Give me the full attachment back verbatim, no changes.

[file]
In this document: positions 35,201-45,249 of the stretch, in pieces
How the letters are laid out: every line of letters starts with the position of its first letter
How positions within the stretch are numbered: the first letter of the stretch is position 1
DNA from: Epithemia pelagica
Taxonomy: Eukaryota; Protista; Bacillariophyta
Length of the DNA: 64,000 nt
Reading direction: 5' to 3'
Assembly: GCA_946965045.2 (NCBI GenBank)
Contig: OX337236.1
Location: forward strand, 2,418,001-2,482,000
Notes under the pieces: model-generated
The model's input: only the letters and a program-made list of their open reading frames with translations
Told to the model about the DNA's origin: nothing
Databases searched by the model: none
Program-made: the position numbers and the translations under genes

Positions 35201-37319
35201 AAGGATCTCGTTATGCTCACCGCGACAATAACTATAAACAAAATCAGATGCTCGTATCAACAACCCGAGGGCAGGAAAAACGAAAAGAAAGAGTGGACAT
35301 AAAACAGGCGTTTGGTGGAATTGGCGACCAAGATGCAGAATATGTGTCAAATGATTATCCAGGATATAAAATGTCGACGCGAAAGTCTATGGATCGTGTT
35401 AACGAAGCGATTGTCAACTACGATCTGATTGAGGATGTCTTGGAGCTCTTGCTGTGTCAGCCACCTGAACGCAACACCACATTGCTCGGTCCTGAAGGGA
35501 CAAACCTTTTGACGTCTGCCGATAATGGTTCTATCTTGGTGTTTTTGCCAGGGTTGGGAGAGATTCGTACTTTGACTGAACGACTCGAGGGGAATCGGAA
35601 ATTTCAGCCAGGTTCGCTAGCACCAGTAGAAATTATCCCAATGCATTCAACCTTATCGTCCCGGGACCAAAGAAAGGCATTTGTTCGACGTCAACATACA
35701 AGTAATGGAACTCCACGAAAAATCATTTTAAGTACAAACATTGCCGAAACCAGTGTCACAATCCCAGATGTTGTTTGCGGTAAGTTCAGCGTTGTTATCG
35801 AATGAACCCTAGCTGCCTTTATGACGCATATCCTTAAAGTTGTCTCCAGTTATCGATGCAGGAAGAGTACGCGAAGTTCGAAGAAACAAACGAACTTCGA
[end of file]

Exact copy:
In this document: positions 35,201-45,249 of the stretch, in pieces
How the letters are laid out: every line of letters starts with the position of its first letter
How positions within the stretch are numbered: the first letter of the stretch is position 1
DNA from: Epithemia pelagica
Taxonomy: Eukaryota; Protista; Bacillariophyta
Length of the DNA: 64,000 nt
Reading direction: 5' to 3'
Assembly: GCA_946965045.2 (NCBI GenBank)
Contig: OX337236.1
Location: forward strand, 2,418,001-2,482,000
Notes under the pieces: model-generated
The model's input: only the letters and a program-made list of their open reading frames with translations
Told to the model about the DNA's origin: nothing
Databases searched by the model: none
Program-made: the position numbers and the translations under genes

Positions 35201-37319
35201 AAGGATCTCGTTATGCTCACCGCGACAATAACTATAAACAAAATCAGATGCTCGTATCAACAACCCGAGGGCAGGAAAAACGAAAAGAAAGAGTGGACAT
35301 AAAACAGGCGTTTGGTGGAATTGGCGACCAAGATGCAGAATATGTGTCAAATGATTATCCAGGATATAAAATGTCGACGCGAAAGTCTATGGATCGTGTT
35401 AACGAAGCGATTGTCAACTACGATCTGATTGAGGATGTCTTGGAGCTCTTGCTGTGTCAGCCACCTGAACGCAACACCACATTGCTCGGTCCTGAAGGGA
35501 CAAACCTTTTGACGTCTGCCGATAATGGTTCTATCTTGGTGTTTTTGCCAGGGTTGGGAGAGATTCGTACTTTGACTGAACGACTCGAGGGGAATCGGAA
35601 ATTTCAGCCAGGTTCGCTAGCACCAGTAGAAATTATCCCAATGCATTCAACCTTATCGTCCCGGGACCAAAGAAAGGCATTTGTTCGACGTCAACATACA
35701 AGTAATGGAACTCCACGAAAAATCATTTTAAGTACAAACATTGCCGAAACCAGTGTCACAATCCCAGATGTTGTTTGCGGTAAGTTCAGCGTTGTTATCG
35801 AATGAACCCTAGCTGCCTTTATGACGCATATCCTTAAAGTTGTCTCCAGTTATCGATGCAGGAAGAGTACGCGAAGTTCGAAGAAACAAACGAACTTCGA